The Merri Marathon

On Wednesday morning, just across the bridge from The People’s Republic of Northcote, the Merri Creek Primary community held a run-a-thon to raise money for the school. It was called the Merri Marathon.

The event was organised by Trevor who, sounding like a marshal from the Olympic Stadium in London, did a superb job. He was helped by his fellow teachers – like Reita (in her red runners) and Mellane (who was disguised as a kid) and all the others – and by those parents fortunate enough to be involved, because their partners were off in the city being website designers and barristers, or in their home studios converting the La Sera takeaway menu into iambic pentameter.

The kids jogged along Merri Creek to the home of the Brunswick Zebras, where the grass was green and lush and cool. Each class made a base camp in the centre of the soccer pitch, and then the kids started running.

They ran and ran and ran and ran and ran and ran.

It was a spectacular sight.

Those who were fortunate enough to be at Sumner Park will remember the day they learnt that Merri Creek Primary is a school of diversity – biomechanical diversity. Not since the good Lord sat down to design the leopard (in the morning) and the dromedary (late in the afternoon) have such possibilities been entertained. There were short strides and long strides, pigeon toes and duck’s feet; there were head wobblers and ground watchers, grimacers and gigglers; there were Cathy Freemans and Alberto Juantorenas, and even a Mo Farah or two.

But, whatever their style, they all tried so very hard. It was great to watch.

They were encouraged by the fund-raising cause and, by the flawless tallying regime of ice-cream sticks, texta, and a system of Base 3 counting – the educational opportunities extended beyond mere PE.

At school events like this, we notice the kids we know, the ones whose names we always hear around the dinner table, and whose faces greet us when we are late to school each morning. Stig was simply amazing; Zoe decided to chart a Lane 8 course (which I hope Mellane took into consideration in her final distance calculations); Henry ran even further than last year; James showed his characteristic determination; the twins – Meg and Ollie – are both as fit as a Merri trout; Ruby, with her arm in plaster, ran fearlessly until the final whistle. After a sluggish start, in keeping with his approach to mornings generally, Theo came to life and got going. Anna found a comfortable rhythm and pushed herself at the end.

Merri Creek Primary just kept wandering past the spot where I was standing.

I was encouraging Theo and Anna to stick at it, mainly because Uncle Sparrow and Uncle Mick had not considered the full mathematical possibilities of sponsoring a committed Merri Creek student at the rate of x$ per 100m, and I was looking forward to their reaction on receiving the bill. And, of course, I was also encouraging them because the money raised will make a difference.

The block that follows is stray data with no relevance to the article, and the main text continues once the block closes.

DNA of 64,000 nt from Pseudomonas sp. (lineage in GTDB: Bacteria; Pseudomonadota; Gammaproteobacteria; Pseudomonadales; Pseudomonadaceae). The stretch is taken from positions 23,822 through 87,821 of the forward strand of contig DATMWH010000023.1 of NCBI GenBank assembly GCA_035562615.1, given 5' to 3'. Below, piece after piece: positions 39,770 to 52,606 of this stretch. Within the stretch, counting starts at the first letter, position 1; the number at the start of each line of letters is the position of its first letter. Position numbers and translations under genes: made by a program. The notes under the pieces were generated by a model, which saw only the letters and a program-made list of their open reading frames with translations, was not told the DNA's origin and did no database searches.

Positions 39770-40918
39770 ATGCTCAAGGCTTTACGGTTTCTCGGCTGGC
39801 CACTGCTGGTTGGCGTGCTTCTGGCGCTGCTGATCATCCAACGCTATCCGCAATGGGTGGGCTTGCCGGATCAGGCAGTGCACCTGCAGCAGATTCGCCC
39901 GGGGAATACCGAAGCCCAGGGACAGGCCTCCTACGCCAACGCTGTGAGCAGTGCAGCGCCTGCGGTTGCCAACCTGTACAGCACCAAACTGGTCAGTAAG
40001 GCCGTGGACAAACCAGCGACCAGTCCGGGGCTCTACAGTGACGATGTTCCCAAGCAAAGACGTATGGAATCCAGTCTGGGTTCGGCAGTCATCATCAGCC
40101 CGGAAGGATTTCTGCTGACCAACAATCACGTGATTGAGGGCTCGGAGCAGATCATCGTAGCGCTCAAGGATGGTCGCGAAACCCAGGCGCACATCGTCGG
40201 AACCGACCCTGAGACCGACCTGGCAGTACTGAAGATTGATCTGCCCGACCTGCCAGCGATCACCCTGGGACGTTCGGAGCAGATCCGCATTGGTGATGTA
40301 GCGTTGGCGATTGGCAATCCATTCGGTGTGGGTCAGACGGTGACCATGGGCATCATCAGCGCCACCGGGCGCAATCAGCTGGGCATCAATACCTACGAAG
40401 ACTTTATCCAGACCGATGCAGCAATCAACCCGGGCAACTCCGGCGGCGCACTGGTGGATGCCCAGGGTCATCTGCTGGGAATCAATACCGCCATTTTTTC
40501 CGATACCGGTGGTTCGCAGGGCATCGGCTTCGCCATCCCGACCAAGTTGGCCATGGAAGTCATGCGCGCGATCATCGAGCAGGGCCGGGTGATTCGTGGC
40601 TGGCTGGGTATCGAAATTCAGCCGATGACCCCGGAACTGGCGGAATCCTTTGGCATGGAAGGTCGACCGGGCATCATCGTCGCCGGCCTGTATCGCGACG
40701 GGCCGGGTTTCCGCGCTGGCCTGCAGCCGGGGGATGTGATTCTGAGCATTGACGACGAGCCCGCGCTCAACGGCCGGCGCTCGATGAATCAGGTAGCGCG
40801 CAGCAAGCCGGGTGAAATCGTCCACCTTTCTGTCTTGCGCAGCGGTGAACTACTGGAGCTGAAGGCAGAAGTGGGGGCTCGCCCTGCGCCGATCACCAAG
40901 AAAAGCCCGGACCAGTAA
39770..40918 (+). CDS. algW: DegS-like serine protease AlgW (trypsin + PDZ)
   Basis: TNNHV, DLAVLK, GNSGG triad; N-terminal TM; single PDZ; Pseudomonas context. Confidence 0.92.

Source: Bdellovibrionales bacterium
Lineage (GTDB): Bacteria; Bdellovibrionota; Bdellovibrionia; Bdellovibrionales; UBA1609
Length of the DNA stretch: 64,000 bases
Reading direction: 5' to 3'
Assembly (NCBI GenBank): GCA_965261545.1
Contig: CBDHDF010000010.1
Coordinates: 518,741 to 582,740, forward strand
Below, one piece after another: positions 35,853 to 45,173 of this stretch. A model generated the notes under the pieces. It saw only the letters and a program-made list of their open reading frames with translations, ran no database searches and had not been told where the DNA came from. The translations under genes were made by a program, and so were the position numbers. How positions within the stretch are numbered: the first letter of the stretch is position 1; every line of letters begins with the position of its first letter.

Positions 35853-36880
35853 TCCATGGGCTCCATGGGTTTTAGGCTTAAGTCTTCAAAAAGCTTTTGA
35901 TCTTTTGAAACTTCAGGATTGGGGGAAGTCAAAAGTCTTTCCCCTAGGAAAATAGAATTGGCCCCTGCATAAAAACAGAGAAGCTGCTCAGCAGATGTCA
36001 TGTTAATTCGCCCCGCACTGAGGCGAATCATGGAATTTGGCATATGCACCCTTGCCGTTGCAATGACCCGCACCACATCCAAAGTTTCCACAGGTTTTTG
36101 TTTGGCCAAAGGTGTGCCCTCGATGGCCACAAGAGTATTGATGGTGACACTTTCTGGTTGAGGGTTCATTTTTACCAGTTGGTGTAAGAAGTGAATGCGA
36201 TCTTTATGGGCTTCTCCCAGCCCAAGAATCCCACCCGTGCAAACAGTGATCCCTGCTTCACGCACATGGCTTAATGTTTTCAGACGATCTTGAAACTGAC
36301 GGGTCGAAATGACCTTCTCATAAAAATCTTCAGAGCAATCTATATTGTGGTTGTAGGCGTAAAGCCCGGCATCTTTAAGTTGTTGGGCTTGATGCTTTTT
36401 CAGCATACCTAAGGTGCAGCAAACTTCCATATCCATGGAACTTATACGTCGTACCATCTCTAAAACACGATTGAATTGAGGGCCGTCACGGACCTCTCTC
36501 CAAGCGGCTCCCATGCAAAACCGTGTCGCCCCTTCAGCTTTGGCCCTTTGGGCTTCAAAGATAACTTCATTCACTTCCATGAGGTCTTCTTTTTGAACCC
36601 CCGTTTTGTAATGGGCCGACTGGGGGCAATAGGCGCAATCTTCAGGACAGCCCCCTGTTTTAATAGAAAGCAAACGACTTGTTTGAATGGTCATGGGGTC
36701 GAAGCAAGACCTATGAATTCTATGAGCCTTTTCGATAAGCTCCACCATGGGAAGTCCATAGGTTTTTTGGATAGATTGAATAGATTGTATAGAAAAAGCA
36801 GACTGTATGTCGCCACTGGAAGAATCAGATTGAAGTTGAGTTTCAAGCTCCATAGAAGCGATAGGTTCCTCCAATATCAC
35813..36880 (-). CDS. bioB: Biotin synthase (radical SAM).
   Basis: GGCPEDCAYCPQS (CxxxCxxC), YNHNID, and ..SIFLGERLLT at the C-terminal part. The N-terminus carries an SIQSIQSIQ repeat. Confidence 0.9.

On Wednesday night we were talking about how the funds might be used. I suggested the expansion of the mulberry plantation might be a high priority. But that was howled down by the kids who were arguing for a slip’n’slide from the basketball court to the steps of Mellane’s room, and a year’s supply of Everyday Agree shampoo.

So now the collection is on. Uncle Sparrow is negotiating instalments.

Congratulations to all you kids at Merri Creek Primary School. You were magnificent.

 

 

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About John Harms

JTH is a writer, publisher, speaker, historian. He is publisher and contributing editor of The Footy Almanac and footyalmanac.com.au He has written many columns and features for numerous publications. His books include Confessions of a Thirteenth Man, Memoirs of a Mug Punter, Loose Men Everywhere, Play On, The Pearl: Steve Renouf's Story and Life As I Know It (with Michelle Payne). He appears on ABCTV's Offsiders. He can be contacted j.t.h@footyalmanac.com.au He is married to The Handicapper and has three kids - Theo10, Anna8, Evie7. He might not be the worst putter in the world but he's in the worst three. His ambition is to lunch for Australia.

Comments

  1. Mick Jeffrey says:

    I still remember in High School during the first or second term we had the “Jog-A-Thon” on our school oval athletics track (grass). The inside lanes were sealed off for the serious runners, the outside lanes were for the walkers who just thought it was cool to get out of lessons. The poor old homeroom teacher often had a couple of girls acting as spotters to make sure they took our laps.

    Basically the lure for the semi serious was to raise a little money for equipment/pay to go on school teams (I made cross country team twice) and if you ran 30 laps (25 for girls) of the standard 400m track in the hour allocated you got a special school shirt with a “30 lap club” print on the back (a simple $20 donation in your name or the name of a family member was all that was needed). I was on course to make it one year when I was on 20 laps with 20 minutes to go before the rains came to wash out the last 20 minutes.

  2. What delightful images your story conjures, I wonder whether well towards the back of the pack was a fat wheezing kid … red of face and complaining … That would be me.

  3. matt watson says:

    Oak Park primary did a fundraiser at the little athletics track near Moonee Ponds Creek.
    We all had to run a minimum of six laps.
    I think I raised a dollar.
    It was the seventies…
    Not sure where the money went, but the school deputy praised everyone.
    Another year the event was held at the school.
    I ran until my lungs ached for air.
    Raised about a dollar.
    People sponsored me for the event, not the number of laps…

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